3f_05_2.jpg Tokyo Tower shaped taiyaki from a stall beside the souvenir shop. I thought the custard tasted better than the red bean one.

A memento I got. The sign in the souvenir shop said exclusive to Tokyo Tower. So I chose the plamoblock over the more popular nanoblock. If you are interested, buy it at the Main Observatory official shop. The official shop at Foot Town did not carry it and it was more expensive at the other souvenir shops.

We took the train back and had to run to the hotel in order to check out by 12pm. From Sunroute Ginza, it was a 15 mins walk to Tokyo Station for our shinkansen to Osaka. Opposite the station’s Yaesu Exit was the bus terminal. My sister was heading back to Singapore and booked a seat on the Keisei Bus to the airport. The bus stop was not in front of the station exit but further down the road after Hokkaido Foodist, a store that specialises in Hokkaido products.

Our shinkansen was the Nozomi 231 departing at 2pm. We wanted to make sure all 5 of us would be sitting together, so last night after Disney Sea, we bought reserved tickets from the shinkansen office at Tokyo Station.

Would have loved to browse the shops at Character Street and Okashi Land found inside Tokyo Station but we needed to buy our ekiben (railway boxed meals). Since the shinkansen ticket gate was at the Yaesu South Exit, the nearest place to buy our lunch was Daimaru food hall. This was our second visit to a depachika and we were once again spoiled for choice.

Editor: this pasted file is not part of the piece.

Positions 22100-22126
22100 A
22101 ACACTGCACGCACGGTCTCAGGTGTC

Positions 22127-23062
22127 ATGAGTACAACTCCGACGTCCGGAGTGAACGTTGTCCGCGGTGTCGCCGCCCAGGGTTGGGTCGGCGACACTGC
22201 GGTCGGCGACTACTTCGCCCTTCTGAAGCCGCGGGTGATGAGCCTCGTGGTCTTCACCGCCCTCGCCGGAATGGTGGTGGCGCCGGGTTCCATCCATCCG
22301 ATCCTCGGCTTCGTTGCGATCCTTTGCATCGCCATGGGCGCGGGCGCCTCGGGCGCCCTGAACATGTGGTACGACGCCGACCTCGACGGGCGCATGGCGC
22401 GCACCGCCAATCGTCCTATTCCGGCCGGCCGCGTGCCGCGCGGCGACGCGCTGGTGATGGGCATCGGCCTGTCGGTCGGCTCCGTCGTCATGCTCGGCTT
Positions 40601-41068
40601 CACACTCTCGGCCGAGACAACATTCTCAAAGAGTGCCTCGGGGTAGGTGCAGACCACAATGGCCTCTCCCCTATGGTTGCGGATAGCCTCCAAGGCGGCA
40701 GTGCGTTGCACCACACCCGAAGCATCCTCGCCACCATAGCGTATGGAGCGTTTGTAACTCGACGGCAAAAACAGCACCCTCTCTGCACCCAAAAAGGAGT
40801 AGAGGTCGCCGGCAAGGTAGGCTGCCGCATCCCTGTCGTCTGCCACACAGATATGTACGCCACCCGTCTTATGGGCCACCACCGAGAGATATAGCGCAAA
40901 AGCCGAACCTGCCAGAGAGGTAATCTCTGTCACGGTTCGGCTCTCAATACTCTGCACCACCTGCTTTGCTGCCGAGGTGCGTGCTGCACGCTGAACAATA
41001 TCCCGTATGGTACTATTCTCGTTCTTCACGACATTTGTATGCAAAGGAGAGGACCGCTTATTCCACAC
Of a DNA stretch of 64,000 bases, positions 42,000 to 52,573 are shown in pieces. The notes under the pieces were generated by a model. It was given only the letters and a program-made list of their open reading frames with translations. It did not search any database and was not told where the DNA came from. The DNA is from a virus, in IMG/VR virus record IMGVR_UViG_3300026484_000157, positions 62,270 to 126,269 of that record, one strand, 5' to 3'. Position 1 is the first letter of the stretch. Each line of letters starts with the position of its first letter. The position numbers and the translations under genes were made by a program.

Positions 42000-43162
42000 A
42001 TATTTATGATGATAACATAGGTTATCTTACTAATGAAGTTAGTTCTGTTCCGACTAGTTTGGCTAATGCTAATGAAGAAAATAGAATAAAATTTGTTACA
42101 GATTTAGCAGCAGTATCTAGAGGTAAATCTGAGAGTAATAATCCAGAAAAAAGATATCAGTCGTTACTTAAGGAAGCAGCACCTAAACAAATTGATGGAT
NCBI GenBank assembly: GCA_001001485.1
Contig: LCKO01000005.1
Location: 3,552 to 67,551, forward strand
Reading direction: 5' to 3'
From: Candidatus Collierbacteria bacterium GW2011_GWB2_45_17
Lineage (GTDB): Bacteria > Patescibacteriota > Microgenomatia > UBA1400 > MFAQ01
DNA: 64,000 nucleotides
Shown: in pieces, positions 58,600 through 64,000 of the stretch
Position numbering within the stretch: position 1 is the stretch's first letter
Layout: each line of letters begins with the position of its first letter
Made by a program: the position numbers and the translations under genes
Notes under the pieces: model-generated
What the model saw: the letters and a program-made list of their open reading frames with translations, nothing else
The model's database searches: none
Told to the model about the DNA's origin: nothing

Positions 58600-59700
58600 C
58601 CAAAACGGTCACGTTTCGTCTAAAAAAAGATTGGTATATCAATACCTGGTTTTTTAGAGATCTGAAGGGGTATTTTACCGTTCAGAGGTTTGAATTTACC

The food hall had a whole section dedicated to selling bento boxes. My older girl had her eyes set on a beef and egg set.

The rest of us spotted the Maisen stall and bought a bento set, a box of sandwiches and a cutlet to share.  Having missed the chance to have a meal at its main restaurant at Omotesando, we wanted to try this famous tonkatsu before leaving Tokyo. The verdict? Tender and tasty pork. Not exactly crispy as it was rather cold when we ate it. I could just imagine how wonderful it would be eating it piping hot at the restaurant.



These are just two stalls within Daimaru food hall. There are many more varieties of bento available. Alternatively, you can visit Ekibenya Matsuri, a store within Tokyo Station specialising in ekiben. For more information, check out Tsunagu and Hub Japan’s recent post on 15 ekiben recommendations.